[TUHS] Unix APIs: elegant or not?

Theodore Y. Ts'o tytso at mit.edu
Mon Nov 5 08:29:03 AEST 2018

On Sun, 4 Nov 2018, Chris Hanson wrote:
> Every piece of code that wants to call, say, read(2) needs to handle
> not only real errors but also needs to special-case EINTR and retry
> the read. Thus you should virtually never use read(2), only ever
> something like this:
> ...
> And do this for every classic system call, since virtually no client
> code should ever have to care about EINTR. It was early an
> implementation expediency that became API and that everyone now has
> to just deal with because you can’t expect the system call interface
> you use to do this for you.
>This is the sort of wart that should’ve been fixed by System V and/or BSD 4 at latest.

But it *was* fixed in BSD, and it's in POSIX as the SA_RESTART flag to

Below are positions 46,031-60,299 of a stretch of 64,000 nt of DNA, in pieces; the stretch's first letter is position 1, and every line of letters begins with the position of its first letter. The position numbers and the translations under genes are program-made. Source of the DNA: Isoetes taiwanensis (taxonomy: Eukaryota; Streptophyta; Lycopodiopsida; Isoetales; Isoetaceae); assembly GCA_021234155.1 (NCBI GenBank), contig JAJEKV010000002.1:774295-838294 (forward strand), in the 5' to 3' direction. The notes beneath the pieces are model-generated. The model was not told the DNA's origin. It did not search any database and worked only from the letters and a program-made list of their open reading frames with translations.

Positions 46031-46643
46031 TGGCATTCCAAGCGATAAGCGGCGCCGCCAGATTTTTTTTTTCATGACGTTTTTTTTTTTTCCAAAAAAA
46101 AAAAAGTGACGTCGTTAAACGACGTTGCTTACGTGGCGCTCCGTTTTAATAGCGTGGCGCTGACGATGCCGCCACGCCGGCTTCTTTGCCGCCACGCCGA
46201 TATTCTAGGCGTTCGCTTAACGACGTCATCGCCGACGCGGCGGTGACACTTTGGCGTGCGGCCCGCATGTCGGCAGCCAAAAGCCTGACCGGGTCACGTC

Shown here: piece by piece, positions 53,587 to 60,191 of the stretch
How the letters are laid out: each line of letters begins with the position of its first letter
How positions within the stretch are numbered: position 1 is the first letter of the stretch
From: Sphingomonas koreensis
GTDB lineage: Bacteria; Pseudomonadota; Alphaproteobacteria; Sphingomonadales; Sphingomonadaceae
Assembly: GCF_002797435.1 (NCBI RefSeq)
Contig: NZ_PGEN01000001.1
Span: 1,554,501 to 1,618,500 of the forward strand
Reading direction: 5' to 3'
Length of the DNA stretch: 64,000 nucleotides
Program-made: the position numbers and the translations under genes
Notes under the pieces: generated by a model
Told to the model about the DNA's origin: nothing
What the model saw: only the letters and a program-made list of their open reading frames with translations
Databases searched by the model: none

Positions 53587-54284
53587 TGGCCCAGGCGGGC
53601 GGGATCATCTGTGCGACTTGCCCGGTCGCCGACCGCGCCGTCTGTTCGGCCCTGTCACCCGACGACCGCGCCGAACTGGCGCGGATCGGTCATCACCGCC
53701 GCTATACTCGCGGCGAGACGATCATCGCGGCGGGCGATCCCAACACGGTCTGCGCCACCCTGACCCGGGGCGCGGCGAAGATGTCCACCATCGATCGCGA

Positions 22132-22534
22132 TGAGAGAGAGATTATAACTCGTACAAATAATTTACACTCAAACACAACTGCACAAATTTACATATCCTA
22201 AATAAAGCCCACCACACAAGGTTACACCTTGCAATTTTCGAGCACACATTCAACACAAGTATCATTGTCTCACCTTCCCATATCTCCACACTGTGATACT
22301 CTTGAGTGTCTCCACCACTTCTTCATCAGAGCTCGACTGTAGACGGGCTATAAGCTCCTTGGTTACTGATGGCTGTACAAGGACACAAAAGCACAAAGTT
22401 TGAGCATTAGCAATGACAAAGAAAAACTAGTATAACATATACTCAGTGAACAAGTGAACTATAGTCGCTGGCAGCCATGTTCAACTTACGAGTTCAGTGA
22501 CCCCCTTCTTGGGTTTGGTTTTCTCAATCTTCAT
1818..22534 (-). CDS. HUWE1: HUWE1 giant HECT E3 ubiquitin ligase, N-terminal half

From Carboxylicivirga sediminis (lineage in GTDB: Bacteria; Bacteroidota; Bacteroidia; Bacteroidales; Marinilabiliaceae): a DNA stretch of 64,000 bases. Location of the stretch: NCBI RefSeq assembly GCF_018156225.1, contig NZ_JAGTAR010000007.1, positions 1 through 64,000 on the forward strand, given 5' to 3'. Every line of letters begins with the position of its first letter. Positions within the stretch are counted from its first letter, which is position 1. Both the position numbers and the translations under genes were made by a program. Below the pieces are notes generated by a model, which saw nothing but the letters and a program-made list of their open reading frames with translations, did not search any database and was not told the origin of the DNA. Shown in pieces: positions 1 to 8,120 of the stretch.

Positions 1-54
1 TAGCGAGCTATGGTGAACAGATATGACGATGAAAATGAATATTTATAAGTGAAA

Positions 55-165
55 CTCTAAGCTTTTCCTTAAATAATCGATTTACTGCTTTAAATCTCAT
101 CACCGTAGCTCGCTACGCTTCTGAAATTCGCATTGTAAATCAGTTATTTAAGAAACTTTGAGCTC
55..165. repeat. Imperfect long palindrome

sigaction (which gives you BSD signal semantics).

POSIX supports both the original V7 and BSD signal semantics, because
by then there were programs which expected system calls to be
interrupted by signals (and to be fair, there are times when that's
the more convenient way of handling an interrupt, as opposed to using
setjump/longjump to break out of a restartable system call).

					- Ted

P.S.  The original implementation of ERESTARTSYS / ERESTARTNOHAND /
ERESTARTNOINTR errno handling in Linux's system call return path was
my fault.  :-)

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